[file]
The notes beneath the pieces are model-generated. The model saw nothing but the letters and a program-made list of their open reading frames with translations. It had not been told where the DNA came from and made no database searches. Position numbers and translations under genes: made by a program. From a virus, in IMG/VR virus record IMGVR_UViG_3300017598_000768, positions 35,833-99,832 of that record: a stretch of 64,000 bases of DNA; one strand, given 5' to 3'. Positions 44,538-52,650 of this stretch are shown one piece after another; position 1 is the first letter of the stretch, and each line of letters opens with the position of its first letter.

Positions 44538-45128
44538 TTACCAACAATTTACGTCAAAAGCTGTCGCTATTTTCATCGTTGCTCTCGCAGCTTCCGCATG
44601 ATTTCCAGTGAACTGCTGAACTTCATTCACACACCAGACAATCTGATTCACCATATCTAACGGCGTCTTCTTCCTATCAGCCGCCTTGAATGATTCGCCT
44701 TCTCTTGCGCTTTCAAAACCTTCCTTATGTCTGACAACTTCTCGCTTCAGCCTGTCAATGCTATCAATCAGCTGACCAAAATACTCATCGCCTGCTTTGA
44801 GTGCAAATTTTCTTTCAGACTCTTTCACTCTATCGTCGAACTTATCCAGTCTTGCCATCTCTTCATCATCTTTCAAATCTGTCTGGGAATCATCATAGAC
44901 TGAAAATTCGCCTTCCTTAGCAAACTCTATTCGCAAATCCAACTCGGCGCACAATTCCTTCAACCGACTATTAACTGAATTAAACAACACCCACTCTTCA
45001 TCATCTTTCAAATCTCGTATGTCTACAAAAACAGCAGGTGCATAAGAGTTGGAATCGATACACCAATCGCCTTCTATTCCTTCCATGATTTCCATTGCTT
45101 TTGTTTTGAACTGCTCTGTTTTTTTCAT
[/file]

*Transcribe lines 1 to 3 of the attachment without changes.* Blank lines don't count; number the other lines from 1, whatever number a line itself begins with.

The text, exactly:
The notes beneath the pieces are model-generated. The model saw nothing but the letters and a program-made list of their open reading frames with translations. It had not been told where the DNA came from and made no database searches. Position numbers and translations under genes: made by a program. From a virus, in IMG/VR virus record IMGVR_UViG_3300017598_000768, positions 35,833-99,832 of that record: a stretch of 64,000 bases of DNA; one strand, given 5' to 3'. Positions 44,538-52,650 of this stretch are shown one piece after another; position 1 is the first letter of the stretch, and each line of letters opens with the position of its first letter.

Positions 44538-45128
44538 TTACCAACAATTTACGTCAAAAGCTGTCGCTATTTTCATCGTTGCTCTCGCAGCTTCCGCATG